Book VI, Chapter X
About the different practice of crowing and courting of roosters and capons in these parts, and of cats and their intercourse as well, which is not the same as in Europe, etc.
Translated by Kendal Simmons ’23
The roosters in Spain and in many other parts of the Christian world (and, I believe, in all of Europe and the majority of the known world) crow at midnight and as the sun is about to rise, and some, the best of them, crow three times throughout the night, as follows: the first crow comes two or three hours after nightfall, the second crow comes punctually at midnight, and the third and final crow comes a quarter of an hour before dawn or whenever the sun is about to rise. This is a very common occurrence for those who wish to research it further. In these parts, however, the roosters crow differently. Some of them crow during the prime evening hours, or rather two hours after dusk and again one hour before the break of dawn. But none of them ever crow at midnight. Other roosters crow during the first watch and do not crow again for the rest of the night, until another day passes, and they return to crow at that very same hour. So, as I have mentioned, some roosters crow during the first and last part of the night or one of the two, but never at midnight. The rest, for the most part, crow an hour and a half or two before the sun appears on the horizon, though some seemingly crow closer to daybreak and only cease once the sun rises more than a lance above the horizon. The capons here crow at the same times and most crow as if they had not been castrated, even though their crow is neither as robust nor as clear as the crow of a rooster. Moreover, like the roosters, they continue to court the hens, despite lacking the seeds to do so. And, without even having seen a rooster, the hens lay eggs in company of the capons. As a frequent occurrence of this land, I wanted to experiment with it within the confines of the fortress. Furthermore, the chicks that are separated from the roosters and raised with the capons have done the same thing in the same way that I described earlier. The women of my house and of others, as well as those whom I have asked, tell me that those eggs cannot be fertilized by a hen nor can chicks be hatched with them.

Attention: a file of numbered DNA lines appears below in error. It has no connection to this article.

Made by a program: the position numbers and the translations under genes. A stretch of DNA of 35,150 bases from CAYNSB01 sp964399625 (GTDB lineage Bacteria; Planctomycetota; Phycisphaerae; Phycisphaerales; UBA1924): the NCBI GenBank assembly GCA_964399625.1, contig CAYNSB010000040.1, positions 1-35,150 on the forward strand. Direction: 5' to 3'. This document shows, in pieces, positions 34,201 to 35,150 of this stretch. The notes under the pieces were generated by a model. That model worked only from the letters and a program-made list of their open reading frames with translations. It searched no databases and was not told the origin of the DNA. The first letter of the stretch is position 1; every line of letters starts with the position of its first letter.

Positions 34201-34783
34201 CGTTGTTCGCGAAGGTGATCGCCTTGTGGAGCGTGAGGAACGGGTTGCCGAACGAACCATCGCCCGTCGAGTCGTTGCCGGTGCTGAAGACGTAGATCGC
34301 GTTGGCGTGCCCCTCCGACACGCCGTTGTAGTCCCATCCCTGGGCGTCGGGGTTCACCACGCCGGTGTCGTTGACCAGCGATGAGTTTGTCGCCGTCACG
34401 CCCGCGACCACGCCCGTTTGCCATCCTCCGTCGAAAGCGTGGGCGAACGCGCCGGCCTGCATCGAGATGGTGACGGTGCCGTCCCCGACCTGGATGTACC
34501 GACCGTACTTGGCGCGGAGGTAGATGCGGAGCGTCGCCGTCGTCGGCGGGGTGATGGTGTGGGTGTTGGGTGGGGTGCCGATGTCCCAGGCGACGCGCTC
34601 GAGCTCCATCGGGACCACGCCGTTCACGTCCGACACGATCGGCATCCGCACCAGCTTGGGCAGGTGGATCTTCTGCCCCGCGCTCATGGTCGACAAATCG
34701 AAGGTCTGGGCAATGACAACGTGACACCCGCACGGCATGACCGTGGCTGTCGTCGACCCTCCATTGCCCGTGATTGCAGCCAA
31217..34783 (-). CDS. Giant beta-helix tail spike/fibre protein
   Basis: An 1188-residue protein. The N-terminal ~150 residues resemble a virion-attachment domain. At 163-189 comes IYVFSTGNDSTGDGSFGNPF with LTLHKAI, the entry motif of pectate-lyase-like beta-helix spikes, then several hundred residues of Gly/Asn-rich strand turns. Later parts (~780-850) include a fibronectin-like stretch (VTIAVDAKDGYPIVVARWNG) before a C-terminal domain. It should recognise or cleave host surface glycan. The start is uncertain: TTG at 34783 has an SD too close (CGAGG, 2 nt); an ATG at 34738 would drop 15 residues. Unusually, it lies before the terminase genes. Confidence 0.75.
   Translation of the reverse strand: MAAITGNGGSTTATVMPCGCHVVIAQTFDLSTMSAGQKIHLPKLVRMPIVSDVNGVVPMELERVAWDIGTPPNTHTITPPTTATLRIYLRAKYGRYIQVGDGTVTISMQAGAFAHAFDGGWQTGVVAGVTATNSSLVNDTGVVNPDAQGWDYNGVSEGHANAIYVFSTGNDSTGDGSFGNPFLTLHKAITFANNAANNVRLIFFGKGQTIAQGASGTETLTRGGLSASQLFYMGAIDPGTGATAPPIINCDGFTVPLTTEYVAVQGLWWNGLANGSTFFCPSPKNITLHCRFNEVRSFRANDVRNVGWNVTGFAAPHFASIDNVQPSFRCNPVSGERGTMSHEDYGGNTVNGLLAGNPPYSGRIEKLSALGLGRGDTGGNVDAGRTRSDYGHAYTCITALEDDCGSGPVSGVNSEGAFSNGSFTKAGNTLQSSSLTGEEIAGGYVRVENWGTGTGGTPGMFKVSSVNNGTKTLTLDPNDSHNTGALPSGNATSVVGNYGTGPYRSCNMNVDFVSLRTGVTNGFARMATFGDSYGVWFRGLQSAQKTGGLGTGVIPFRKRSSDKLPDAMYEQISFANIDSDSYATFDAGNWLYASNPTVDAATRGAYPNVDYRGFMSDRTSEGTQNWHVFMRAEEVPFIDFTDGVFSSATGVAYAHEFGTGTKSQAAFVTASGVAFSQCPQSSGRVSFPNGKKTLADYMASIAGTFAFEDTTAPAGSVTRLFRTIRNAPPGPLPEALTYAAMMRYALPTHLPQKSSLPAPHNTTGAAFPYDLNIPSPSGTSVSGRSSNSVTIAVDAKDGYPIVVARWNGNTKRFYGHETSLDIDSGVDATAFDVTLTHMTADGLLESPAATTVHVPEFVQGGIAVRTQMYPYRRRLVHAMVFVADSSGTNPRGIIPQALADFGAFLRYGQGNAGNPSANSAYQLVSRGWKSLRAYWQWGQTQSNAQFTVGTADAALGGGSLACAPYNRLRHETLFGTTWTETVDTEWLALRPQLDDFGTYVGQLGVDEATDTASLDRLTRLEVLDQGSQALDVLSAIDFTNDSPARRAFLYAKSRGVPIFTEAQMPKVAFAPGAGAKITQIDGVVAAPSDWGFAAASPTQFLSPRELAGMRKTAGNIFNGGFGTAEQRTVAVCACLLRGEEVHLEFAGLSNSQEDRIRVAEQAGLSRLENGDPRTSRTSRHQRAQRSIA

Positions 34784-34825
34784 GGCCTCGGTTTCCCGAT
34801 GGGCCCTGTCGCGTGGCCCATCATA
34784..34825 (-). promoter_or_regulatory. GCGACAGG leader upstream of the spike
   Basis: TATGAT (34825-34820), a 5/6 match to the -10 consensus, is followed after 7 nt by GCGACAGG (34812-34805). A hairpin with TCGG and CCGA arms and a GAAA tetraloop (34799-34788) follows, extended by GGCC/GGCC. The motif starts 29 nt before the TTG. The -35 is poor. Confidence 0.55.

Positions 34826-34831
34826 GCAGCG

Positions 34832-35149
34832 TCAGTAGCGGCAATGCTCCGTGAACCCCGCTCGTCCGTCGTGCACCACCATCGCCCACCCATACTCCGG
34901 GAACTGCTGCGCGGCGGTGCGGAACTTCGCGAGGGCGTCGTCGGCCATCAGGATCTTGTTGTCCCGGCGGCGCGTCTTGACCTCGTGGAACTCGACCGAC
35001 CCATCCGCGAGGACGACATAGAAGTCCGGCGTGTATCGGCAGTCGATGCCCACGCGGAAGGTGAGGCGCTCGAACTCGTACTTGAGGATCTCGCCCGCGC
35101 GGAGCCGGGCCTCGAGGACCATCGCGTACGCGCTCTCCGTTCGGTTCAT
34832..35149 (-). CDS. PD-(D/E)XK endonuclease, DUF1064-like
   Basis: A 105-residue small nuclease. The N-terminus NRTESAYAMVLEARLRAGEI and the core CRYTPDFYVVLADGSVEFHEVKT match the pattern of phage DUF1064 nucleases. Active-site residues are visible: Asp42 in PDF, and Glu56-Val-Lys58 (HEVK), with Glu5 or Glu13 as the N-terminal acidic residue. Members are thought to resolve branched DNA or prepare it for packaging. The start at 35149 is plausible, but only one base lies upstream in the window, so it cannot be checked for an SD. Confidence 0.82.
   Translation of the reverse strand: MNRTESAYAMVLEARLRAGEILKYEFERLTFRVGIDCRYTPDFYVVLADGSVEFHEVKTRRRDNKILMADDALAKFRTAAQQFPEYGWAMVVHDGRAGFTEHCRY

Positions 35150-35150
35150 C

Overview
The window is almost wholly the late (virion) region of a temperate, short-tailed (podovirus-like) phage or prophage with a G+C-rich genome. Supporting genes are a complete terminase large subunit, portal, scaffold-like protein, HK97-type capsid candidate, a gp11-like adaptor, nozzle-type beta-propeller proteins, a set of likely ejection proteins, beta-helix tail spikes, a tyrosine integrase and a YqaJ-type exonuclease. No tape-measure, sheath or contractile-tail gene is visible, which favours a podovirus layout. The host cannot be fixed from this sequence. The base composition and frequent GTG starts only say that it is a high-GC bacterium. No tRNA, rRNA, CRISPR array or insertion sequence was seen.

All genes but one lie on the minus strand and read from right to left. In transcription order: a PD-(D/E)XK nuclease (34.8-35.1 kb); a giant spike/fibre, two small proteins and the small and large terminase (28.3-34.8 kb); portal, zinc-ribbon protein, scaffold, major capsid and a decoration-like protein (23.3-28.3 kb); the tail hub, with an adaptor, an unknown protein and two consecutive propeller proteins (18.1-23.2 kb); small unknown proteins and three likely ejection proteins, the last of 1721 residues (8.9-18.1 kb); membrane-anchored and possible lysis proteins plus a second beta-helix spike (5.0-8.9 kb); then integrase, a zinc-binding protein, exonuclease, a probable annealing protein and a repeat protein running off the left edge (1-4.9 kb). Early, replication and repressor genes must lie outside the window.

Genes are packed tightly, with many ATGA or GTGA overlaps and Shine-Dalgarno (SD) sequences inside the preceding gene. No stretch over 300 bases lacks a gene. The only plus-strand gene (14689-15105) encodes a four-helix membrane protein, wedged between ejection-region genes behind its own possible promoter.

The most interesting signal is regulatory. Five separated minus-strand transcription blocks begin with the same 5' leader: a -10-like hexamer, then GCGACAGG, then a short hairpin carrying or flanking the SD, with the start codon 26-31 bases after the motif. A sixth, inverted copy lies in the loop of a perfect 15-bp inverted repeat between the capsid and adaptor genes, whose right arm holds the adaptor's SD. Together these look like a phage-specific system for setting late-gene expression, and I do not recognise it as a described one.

As for the cats, I say that in Spain, France, Italy, Sicily, and all of what I have seen of Europe and Africa, when they are in heat and their natural instincts call them to intercourse, it is usually during the month of February or the fifteen days before or after. During all other parts of the year, they are not lustful, nor do they have intercourse, not even in thought; very rarely would such a thing be seen. In these Indies, the cats have another custom, which is to have intercourse during all months and times of the year. They do so with less noise and fewer cries than in Europe, for the most part silently and without angering the neighbor’s ears. In my experience, while studying or reading recreationally at night in Spain, I abhorred the cats, and their love quarrels would anger me greatly. However, as I have mentioned, the cats here normally have intercourse during every month of the year, without any cries or noises. As a result, they have significantly multiplied in quantity and have headed to the countryside, setting off for the thickets and groves. They have become feral, hunting mice and lizards to eat their fill, soon forgetting their homes, never to return. The dogs, of which there are many on this island, have done the same thing, greatly damaging the livestock. But experience has provided a remedy to this, which is that once the cat or dog is about three or four months old, their ears are cut. They then rest inside the house because if they leave for the field, dew droplets, water, and rain can enter their ears and cause them a lot of discomfort. So, they take refuge indoors and do not go to the countryside.
Image: Retrieved from A Hand-book to the Game-Birds, Volume 2 by William Robert Ogilvie-Grant in 1896.